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Do you have a business that is expanding and succeeding, and you want to acquire your own real estate for it--such as for an office building, warehouse, machine shop, or fabrication shop?
How do you undertake this purchase? First, you need advisors. You need a good business attorney who has knowledge not only in business law, but tax law and real estate law. Some firms have someone who has knowledge in all three areas. Sometimes, you will need a firm with multiple attorneys. You should also have a good accountant who can perform financial analysis on purchase versus lease, with the after-tax cost of each. You also need a good commercial real estate agent. Finally, if you are to build, then you need a good construction management consultant and/or an engineer to help with the design and build.
You should also be in contact with your banker on the financing, and you should start the discussions before you start looking.
For the main point in this article, how do you setup the real estate ownership? You should setup a separate company to own the real estate, and nearly every time, the separate company should be an LLC classified as a partnership for income tax purposes (for high value real estate, an LP may be used). The operating company's business liabilities should be held separate from the ownership of the real estate. The operating company should enter into a long-term lease with the real estate company and pay rent. The real estate company then pays the bank. You are not obligated to "put all your eggs into one basket" when you are in business. Accordingly, you are not obligated to place a valuable property into your company and risk losing the business and real estate.
Your banker should want you to place the real estate in a separate company. Bankers will act like it such a problem to change the loan underwriting package, because the owner will be different. Separate ownership is very common, and the banker's concern is just a lack of knowledge. A banker should want the real estate in a separate company. If the operating company tanks, the banker should want its collateral separate from the disaster! Also, the bank will require the operating company to have liability on the loan anyway, along with any principals who generally own 20% or more of the company. Instead of the operating company being the borrower, it will be a guarantor. Big deal, there is no way around that.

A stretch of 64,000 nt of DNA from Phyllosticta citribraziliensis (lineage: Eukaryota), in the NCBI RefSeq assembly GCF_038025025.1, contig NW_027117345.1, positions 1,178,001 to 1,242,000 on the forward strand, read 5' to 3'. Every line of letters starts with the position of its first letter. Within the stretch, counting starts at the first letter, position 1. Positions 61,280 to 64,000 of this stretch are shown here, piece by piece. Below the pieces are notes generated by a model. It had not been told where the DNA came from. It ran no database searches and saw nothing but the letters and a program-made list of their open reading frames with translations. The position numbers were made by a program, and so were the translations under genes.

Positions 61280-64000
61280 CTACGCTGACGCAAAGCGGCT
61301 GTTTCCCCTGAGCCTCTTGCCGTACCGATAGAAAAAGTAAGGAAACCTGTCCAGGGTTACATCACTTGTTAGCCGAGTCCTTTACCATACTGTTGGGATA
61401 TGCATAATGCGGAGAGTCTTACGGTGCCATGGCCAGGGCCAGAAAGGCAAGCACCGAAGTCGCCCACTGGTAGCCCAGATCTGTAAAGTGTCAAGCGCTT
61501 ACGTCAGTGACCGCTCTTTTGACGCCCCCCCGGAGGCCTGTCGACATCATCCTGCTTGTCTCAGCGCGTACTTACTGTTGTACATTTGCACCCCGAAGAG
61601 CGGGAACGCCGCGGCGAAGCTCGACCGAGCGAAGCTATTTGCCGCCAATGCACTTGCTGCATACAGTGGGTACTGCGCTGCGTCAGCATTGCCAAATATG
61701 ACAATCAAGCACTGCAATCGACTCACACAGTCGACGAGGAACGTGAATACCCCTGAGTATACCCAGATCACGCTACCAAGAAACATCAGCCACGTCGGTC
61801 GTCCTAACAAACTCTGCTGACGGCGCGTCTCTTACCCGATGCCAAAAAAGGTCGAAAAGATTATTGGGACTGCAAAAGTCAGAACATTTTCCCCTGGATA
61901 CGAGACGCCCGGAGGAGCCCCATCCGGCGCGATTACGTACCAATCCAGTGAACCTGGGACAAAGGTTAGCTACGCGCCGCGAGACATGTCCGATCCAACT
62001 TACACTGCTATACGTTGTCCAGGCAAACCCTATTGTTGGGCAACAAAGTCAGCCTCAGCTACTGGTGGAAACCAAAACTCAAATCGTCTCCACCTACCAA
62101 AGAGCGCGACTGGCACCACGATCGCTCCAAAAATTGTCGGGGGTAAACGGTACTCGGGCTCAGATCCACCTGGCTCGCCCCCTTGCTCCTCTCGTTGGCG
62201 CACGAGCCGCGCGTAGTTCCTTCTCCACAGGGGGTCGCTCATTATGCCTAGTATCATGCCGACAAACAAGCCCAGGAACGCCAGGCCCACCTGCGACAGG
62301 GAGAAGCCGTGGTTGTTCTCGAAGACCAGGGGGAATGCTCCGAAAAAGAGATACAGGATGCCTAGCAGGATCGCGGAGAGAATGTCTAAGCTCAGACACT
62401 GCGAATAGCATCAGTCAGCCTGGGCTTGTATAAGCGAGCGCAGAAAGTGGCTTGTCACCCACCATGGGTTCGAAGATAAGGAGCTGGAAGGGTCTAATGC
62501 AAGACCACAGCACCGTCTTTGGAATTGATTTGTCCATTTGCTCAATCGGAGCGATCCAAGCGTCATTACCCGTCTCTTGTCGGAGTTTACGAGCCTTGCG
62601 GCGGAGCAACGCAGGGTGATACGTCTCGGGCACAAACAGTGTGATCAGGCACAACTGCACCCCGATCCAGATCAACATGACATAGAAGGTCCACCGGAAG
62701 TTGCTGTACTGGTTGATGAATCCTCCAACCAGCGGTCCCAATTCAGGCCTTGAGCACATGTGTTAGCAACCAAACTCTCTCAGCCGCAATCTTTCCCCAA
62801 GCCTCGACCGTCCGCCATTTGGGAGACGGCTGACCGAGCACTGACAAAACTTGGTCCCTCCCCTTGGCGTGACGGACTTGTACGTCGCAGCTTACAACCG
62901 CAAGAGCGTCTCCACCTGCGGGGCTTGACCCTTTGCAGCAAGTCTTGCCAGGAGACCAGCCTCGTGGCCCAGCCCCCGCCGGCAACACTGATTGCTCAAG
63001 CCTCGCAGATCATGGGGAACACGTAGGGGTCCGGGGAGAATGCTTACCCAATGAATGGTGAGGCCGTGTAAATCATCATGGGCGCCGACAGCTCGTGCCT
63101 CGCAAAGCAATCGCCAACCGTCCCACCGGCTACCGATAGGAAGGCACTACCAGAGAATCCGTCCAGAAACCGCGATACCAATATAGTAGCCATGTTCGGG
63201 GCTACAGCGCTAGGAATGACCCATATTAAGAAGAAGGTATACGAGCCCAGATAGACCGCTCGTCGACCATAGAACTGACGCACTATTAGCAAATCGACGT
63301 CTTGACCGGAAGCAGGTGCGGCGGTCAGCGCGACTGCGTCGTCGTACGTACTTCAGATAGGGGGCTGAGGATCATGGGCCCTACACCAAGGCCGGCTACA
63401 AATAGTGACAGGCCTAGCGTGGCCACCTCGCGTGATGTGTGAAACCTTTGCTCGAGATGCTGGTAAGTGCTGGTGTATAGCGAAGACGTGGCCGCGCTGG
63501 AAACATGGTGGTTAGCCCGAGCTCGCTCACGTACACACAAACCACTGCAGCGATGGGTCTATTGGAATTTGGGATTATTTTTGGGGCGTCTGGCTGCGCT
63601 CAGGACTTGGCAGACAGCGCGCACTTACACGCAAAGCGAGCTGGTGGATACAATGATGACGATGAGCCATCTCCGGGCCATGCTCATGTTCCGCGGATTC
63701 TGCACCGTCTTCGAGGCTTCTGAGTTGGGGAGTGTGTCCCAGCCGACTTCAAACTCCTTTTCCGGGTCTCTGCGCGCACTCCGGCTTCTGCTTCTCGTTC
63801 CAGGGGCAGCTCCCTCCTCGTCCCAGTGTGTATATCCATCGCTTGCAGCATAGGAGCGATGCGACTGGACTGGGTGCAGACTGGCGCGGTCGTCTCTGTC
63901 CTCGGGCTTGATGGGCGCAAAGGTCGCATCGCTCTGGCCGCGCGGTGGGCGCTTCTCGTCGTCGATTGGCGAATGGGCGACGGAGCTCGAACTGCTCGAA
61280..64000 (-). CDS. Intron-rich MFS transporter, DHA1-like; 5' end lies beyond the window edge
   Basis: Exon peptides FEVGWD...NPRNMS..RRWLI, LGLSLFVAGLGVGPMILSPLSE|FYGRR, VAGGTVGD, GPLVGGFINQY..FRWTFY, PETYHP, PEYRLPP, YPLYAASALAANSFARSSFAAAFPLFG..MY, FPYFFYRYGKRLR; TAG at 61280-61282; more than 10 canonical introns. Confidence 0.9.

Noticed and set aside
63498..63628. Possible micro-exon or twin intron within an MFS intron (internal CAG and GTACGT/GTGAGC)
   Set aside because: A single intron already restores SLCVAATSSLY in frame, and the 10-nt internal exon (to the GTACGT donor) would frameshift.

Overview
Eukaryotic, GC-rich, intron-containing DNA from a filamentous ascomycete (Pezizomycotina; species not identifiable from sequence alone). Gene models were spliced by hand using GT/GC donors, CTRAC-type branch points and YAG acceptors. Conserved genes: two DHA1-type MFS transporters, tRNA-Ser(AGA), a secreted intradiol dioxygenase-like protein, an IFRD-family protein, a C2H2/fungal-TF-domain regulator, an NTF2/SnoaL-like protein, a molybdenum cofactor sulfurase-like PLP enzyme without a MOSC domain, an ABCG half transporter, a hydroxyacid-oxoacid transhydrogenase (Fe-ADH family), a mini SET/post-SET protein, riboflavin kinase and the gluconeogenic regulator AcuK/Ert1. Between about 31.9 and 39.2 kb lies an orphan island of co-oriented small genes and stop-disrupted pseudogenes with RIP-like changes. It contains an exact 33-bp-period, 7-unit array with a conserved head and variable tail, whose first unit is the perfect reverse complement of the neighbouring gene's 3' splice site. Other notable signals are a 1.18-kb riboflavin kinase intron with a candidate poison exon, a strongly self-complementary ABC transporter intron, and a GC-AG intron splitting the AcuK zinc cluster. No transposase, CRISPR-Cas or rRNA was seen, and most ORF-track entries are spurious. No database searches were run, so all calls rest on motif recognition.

There are other reasons to keep the real estate separate. First, there are tax reasons. Operating companies are often s-corporations. An s-corporation should not own real estate. If you transfer real estate outside a corporation to the shareholders (a distribution), the transfer is treated as a sale of the real estate for fair market value (even if the shareholder owns 100% of the s-corporation--would you expect that?). If the corporation borrows money and distributes the money to the shareholders, you might create a capital gain if the stock basis is less than the amount of the distribution. Would you expect "paying tax on borrowed money?" These are terrible tax results. Partnerships, including LLC classified as partnerships, do not have these problems.
Second, there are business reasons, other than liability risks, to keep the operating business separate than the real estate. Do you have a key employee? Perhaps, you want to award key employees with ownership in the business. If the business owns the real estate, then you will also be granting the key employee ownership in the real estate too. By keeping the two separate, you can award key people with ownership in the business and still own the real estate 100%. Third, sometimes, only certain owners have the money and creditworthiness to invest in the real estate. In this case, separate companies makes the ownership much more feasible.
A second business reason occurs upon the retirement or sale of the business. If the two are separate, then you could just sell the business and keep the real estate. Sometimes, a seller will "sell" the "stock" or "membership interest," especially if there are key contracts to keep in place. If the real estate is outside this entity, then it is easier to sell the company and keep the real estate. Keeping the real estate can make it cheaper for the buyer to acquire the business, and the real estate can provide retirement income--rent!